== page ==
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Pet Food Safety, Made In China

Published on December 13, 2007 by in BARF

Chinese produced goods pact

A recent article published in the Chicago Tribune  outlined a new policy of government intervention designed to improve the regulation of foreign imports from China. After reading the article I have several comments regarding the effectiveness of such regulation. First of all it states that the Chinese government will be the ones conducting the inspections. That’s like the fox guarding the hen house.

Another concern I have, that is similar to the inspections being conducted here in the USA, is that the USDA and FDA  inspectors are short staffed and don’t have enough money in their budgets to be able to police the policies and standards that are in affect currently. This opens up new areas that need the money and manpower to effectively police and regulate.

In addition, they are starting out to only regulate certain aspects of the imported goods. This is not a comprehensive attempt to isolate all potentially defective imports. I think what has happened is that the government has been forced to establish a band aid fix because of public outrage and this is their attempt to initiate a new policy. It doesn’t look to me that they have established enough of a rapport with  the Chinese ggovernment to make a significant difference or at least one that will make the American buying public comfortable with the purchase of Chinese goods. If they allowed the USA inspectors to inspect the facilities and govern the control of their products it would make me far more comfortable in buying their products. It seems that every day we hear of a new targeted industry that is affected by the inferior standards that are coming from China. It is time to establish a comprehensive policy of inspection in order to set a standardized level of quality for consumers in this country. If the doors were restricted on the flow of goods from China until the Chinese allowed adequate inspection policies then we would see an improvement in the quality of goods. This is the same routine that must be followed with the Nuclear inspections that need the verification by our own inspectors.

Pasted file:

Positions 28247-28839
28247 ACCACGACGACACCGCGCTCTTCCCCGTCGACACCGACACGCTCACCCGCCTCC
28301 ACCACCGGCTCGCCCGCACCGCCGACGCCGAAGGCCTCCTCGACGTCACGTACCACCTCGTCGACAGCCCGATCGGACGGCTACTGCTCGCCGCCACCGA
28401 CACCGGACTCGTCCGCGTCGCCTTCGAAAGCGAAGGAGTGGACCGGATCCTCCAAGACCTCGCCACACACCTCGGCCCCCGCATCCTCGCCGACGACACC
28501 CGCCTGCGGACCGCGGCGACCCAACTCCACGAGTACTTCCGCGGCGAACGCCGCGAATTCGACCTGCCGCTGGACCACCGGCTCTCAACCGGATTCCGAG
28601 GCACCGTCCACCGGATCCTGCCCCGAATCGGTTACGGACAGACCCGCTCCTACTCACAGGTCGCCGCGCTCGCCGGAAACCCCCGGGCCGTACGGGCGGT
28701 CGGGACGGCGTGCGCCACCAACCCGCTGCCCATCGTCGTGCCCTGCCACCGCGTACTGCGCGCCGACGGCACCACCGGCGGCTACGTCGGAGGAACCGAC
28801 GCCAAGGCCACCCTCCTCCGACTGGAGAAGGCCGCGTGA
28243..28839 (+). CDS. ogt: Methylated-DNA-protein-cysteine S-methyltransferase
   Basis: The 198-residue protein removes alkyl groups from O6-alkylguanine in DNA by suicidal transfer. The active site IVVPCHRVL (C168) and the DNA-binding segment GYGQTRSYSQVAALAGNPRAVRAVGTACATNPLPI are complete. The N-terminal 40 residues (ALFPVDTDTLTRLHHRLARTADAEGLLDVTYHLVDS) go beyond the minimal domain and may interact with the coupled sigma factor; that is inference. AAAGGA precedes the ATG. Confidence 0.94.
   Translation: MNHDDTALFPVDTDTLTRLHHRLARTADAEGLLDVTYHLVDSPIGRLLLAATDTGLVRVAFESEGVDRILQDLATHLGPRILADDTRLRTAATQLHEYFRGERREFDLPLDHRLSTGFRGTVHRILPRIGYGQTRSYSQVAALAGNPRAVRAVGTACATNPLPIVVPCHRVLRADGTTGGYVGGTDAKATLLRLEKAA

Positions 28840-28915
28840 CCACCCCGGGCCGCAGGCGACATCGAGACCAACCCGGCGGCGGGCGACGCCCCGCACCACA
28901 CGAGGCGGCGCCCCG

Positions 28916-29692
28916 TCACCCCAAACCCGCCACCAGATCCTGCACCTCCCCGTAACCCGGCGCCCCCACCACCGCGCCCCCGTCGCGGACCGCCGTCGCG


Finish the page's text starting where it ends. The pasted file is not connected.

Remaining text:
The question remains, is money available to support such a program of inspection?  I guess we could compare these costs to the cost of not having the inspections done and seeing the result of the toy and pet food recalls.    

posted by Rob Mueller

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